"Then I put it in controlled lab conditions that would be amenable to
God," he said.
Based on readings of those who have observed God in the field, from
St. Augustine to Muhammad, Keats determined that worship was one such
condition. So his laboratory also acquired MP3 recordings of prayer.
He prepared three recordings: the Jewish Shema, the Muslim Allahu
Akbar, and the Christian Kyrie Eleison.
"I didn't know which prayer would be most effective for mutation," he
Keats played the prayers on an endless loop for seven days and nights
-- a standard Biblical time period -- while control-group flies
listened to live talk radio. He documented light and sound intensity
daily to ensure consistency between groups.
But how does one measure the godliness of bacteria versus a fruit fly?
(Keats opted for flies in lieu of humans, which, he said, would
require "a really big bell jar.") After briefly considering
omnipotence, Keats decided to measure omnipresence. Did the number of
organisms increase? How fast? In the case of the fruit flies, Keats,
who considers himself Jewish "by heritage," found the Christian Kyrie
prayer brought about increased and statistically significant
reproduction compared to the control group.
"By a random mutation, the fruit flies appear to have become more
godlike, capable of metabolizing worship into divinity," he said.
Unfortunately, the results aren't definitive: Keats also detected
abnormal population growth after he exposed cyanobacteria to the
Kyrie, but couldn't compare the cell count to the flies because he
used petri dishes instead of a liquid medium. So, at the First
Congress of the International Association for Divine Taxonomy,
Wednesday at Modernism, Keats will run the experiment again, this time
putting the cyanobacteria in liquid to enable an accurate count using
Whatever the outcome, Keats' real interest is to explore whether faith
and reason can peaceably coexist. "There's a schism between science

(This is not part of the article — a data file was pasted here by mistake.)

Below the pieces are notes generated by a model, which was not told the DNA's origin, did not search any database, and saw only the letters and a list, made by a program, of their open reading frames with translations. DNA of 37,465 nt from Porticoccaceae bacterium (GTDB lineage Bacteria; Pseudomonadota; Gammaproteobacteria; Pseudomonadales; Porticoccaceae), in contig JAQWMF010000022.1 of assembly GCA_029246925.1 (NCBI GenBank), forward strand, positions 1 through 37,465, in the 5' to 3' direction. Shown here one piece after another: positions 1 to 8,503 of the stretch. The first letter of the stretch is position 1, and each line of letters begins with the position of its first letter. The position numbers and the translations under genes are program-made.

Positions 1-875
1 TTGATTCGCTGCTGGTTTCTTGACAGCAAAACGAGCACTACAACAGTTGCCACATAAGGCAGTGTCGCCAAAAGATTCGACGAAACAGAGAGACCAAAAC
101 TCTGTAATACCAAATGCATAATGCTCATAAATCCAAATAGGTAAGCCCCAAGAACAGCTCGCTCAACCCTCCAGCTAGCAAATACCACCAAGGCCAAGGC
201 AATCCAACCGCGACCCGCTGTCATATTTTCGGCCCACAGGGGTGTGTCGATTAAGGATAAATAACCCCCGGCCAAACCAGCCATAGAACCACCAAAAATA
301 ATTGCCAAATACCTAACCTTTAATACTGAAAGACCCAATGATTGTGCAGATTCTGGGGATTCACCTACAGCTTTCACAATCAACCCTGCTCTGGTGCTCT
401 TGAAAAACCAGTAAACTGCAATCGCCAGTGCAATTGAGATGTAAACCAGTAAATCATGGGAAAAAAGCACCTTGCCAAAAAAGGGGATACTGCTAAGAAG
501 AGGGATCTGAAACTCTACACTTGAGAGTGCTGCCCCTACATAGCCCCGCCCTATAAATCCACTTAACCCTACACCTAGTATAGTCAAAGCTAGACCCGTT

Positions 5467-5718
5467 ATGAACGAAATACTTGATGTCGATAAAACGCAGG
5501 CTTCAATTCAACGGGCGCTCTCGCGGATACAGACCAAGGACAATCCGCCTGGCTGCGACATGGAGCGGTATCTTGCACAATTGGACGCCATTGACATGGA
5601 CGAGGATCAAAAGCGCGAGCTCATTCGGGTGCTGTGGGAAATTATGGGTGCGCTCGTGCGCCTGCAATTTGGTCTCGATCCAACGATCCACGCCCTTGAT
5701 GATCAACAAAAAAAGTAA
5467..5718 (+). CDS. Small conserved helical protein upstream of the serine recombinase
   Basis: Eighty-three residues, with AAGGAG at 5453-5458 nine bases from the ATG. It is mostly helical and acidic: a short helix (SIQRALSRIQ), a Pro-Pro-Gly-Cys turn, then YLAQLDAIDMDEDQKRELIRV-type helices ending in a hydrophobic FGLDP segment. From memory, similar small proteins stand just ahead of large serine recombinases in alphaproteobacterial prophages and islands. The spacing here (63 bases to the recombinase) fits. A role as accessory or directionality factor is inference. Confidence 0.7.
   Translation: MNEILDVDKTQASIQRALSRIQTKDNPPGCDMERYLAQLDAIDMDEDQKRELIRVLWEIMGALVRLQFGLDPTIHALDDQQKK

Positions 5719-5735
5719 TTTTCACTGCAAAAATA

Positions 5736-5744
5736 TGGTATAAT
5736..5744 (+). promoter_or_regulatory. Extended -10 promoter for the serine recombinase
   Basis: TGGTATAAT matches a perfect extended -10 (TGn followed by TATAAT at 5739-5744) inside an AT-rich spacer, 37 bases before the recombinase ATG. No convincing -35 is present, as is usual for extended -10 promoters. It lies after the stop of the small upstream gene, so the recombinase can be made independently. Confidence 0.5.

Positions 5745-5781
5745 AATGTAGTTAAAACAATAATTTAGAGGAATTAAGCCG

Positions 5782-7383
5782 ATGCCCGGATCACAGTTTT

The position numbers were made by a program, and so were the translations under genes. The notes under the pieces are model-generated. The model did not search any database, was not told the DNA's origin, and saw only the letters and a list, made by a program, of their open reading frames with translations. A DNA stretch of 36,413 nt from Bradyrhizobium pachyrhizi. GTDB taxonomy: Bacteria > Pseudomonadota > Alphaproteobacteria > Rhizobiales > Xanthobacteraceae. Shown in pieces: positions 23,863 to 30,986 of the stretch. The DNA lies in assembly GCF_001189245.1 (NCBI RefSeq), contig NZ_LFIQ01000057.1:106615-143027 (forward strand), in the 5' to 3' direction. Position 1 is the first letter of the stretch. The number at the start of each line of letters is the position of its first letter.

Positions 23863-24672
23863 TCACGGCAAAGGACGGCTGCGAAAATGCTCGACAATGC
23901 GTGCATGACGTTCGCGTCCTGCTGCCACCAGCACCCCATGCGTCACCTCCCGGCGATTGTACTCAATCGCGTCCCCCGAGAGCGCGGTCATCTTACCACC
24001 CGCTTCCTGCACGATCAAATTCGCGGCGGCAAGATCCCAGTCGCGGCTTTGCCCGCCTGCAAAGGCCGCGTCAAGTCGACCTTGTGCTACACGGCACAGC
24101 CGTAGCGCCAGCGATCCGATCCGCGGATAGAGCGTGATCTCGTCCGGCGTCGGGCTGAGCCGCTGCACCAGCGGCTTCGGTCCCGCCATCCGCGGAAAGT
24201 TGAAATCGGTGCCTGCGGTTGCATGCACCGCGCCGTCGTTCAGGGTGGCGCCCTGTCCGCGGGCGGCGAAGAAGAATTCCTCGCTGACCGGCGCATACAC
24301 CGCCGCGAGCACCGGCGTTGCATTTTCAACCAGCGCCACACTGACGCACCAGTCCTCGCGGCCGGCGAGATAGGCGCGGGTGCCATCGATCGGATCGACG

and religion, a sense that you have to pick sides, and it threatens to
turn us all into fundamentalists of one sort or another," he said.
"Science rejects God for want of empirical evidence, and religion
rejects the scientific method the moment it contradicts the Bible.
"I'm trying to explore whether faith and reason can peaceably coexist.
I think they can. So this project is truly a thought experiment: By
taking the assumptions of extremists on both ends of the spectrum, and
combining them, I'm hoping we can sort out the implications."
As if in direct answer to Keats' stated motivations, William Dembski,
a proponent of intelligent design, called the project "scientifically
jejune and theologically incompetent." Dembski, a Baylor University
professor of science, religion and philosophy, also noted that if the
God element were removed, the project would be "strictly conventional
Other observers, however, may be picking up on Keats' decidedly
dadaist undertone. "It's hard to tell from this whether Mr. Keats is
just having some fun or is seriously deranged," said Michael Behe,
Lehigh University biology professor and renowned anti-Darwinist
author. "I wish him well and look forward to hearing of his results."
For now, Keats has an organization to run. Wednesday he'll be signing
up new members to the International Association for Divine Taxonomy,
which so far includes web entrepreneur Craig Newmark and
best-selling author Po Bronson. Modernism gallery will also be
screening a documentary on the project by filmmaker Paul Lundahl.
And, perhaps most important of all, given the contentious questions at
stake, refreshments will be served from 5:30 p.m. until 8 p.m.